The picture perfect engagement brings to mind the scene of a sweet young man kneeling on one knee holding out a ring box to his flustered, joyful girlfriend. It’s both a romantic expression of the promise to marry and a verbal contract* between the young couple.
Within Jewish tradition, there is a more formal form of engagement. This is referred to as tena’im, which is an actual contract and, as such, is signed by the two witnesses who testify to the agreement of the families to make a wedding. (Today there are standardized forms available.) It should be noted that the signing of the tena’im is a custom rather than a requirement. The halachic (legally) required steps of a Jewish marriage, which take place under the chuppah, are kiddushin (betrothal) and nisuin (marriage).
Over time, a fascinating custom, the breaking of the plate, has become part of the traditional ceremony of the signing of the tena’im. The mothers of the bride and groom (or, if necessary, a close female relative or friend) each take one end of a china plate and smash it. (For safety reasons, the plate is generally covered with a napkin.) The origin of this custom is unclear, but numerous ideas for it have been suggested. One suggestion is that it serves as a reminder that the Temple has been destroyed. Another is that it is a symbol of the commitment between the two families.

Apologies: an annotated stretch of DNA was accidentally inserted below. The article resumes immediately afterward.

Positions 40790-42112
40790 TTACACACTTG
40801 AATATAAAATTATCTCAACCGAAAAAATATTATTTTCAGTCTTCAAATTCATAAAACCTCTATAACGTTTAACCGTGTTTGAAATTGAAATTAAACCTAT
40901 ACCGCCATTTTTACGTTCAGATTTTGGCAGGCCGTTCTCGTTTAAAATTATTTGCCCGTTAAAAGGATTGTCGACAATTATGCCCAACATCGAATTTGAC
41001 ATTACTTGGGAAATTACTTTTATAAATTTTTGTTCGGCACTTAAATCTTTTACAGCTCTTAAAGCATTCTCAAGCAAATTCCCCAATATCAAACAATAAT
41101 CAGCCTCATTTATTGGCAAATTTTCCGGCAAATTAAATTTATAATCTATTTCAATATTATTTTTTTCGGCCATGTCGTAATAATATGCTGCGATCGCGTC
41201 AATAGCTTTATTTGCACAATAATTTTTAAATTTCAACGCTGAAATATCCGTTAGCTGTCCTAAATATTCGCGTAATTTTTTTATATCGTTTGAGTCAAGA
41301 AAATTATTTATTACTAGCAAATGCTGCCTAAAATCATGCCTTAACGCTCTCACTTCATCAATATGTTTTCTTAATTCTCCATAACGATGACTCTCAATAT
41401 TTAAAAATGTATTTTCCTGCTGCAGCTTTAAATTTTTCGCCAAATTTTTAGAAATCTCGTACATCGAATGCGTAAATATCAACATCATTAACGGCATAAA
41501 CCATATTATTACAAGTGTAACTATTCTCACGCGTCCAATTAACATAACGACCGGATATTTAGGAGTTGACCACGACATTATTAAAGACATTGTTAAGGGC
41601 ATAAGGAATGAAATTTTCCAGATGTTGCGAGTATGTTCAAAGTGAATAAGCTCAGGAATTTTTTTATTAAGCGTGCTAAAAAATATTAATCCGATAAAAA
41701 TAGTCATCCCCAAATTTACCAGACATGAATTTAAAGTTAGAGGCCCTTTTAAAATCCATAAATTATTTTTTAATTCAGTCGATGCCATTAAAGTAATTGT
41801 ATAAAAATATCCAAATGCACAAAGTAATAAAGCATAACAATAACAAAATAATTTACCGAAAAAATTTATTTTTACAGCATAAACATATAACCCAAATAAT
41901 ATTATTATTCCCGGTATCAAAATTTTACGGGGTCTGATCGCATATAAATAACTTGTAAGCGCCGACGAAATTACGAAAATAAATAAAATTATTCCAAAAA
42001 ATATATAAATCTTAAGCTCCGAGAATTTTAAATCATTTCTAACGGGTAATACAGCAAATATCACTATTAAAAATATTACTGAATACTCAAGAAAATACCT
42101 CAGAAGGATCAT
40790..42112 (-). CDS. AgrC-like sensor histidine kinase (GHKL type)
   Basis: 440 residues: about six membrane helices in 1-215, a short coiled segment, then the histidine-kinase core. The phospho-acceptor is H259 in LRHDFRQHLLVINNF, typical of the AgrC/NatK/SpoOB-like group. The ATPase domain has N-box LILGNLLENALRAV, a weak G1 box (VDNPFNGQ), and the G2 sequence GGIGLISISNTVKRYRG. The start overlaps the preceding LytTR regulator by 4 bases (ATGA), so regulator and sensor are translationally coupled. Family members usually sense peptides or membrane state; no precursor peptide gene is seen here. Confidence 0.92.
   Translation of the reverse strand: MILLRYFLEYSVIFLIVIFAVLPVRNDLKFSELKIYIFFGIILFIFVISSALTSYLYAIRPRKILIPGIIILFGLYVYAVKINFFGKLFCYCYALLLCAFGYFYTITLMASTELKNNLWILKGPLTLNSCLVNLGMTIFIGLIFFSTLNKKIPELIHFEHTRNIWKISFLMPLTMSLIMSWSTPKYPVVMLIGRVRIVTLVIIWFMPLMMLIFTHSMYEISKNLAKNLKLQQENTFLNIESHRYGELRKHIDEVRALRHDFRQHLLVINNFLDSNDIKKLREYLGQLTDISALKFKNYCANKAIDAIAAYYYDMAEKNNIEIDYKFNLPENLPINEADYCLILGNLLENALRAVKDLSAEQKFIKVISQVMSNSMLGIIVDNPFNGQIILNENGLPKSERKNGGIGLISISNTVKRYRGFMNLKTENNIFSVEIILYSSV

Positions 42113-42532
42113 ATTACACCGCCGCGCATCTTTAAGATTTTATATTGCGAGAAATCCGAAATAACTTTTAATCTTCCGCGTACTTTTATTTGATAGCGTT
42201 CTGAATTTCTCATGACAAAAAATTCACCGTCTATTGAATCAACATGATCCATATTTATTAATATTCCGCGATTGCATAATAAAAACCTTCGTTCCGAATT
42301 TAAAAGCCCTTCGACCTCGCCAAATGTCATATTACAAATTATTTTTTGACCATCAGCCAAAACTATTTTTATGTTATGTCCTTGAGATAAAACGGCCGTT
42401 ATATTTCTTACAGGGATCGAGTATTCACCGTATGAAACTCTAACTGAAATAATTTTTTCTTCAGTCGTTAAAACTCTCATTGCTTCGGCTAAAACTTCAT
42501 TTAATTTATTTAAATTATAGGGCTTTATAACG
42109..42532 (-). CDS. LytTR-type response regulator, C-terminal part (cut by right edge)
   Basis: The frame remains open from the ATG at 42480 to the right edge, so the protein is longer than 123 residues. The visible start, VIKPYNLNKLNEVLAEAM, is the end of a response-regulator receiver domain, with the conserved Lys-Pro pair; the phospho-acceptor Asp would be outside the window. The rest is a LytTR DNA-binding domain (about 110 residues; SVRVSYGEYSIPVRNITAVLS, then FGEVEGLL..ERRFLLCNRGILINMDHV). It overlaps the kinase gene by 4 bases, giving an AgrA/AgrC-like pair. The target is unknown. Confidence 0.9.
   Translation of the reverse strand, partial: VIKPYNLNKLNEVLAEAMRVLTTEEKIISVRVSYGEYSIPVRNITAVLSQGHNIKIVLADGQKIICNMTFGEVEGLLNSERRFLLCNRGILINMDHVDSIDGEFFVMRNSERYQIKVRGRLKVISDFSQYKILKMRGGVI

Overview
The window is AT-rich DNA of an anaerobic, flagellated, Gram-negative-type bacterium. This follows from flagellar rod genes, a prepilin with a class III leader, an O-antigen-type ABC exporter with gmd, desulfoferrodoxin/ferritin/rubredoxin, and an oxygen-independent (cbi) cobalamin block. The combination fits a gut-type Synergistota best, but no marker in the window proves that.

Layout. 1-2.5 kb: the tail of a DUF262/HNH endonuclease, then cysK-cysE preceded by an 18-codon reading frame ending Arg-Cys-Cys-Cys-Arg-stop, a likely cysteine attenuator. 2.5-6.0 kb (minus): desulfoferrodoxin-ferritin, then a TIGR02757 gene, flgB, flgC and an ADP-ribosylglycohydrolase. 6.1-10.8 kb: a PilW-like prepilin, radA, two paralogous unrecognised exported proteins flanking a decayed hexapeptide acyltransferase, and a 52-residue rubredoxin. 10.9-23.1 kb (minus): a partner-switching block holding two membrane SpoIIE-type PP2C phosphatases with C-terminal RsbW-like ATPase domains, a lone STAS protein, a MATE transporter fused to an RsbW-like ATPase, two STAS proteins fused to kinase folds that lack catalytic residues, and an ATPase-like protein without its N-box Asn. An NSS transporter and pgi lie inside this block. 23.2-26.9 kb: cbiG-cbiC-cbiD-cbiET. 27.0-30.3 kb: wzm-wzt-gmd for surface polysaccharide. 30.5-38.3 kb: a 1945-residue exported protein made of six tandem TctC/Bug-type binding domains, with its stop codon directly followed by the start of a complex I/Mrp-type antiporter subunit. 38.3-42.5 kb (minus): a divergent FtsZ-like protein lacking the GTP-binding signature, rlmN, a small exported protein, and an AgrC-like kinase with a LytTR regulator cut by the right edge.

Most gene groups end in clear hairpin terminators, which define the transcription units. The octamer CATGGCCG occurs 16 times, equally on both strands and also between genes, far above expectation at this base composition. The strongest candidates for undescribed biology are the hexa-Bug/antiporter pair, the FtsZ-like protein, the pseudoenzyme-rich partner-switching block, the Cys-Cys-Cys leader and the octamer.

Because the formal engagement can be as difficult to undo as the actual marriage, many communities postpone the signing of the tena’im until shortly before the wedding. In other communities, such as among the Hassidim, a bride and groom may be formally engaged (tena’im signed) for an entire year.
*A rabbi should be consulted if either a verbal or written contract needs to be broken.
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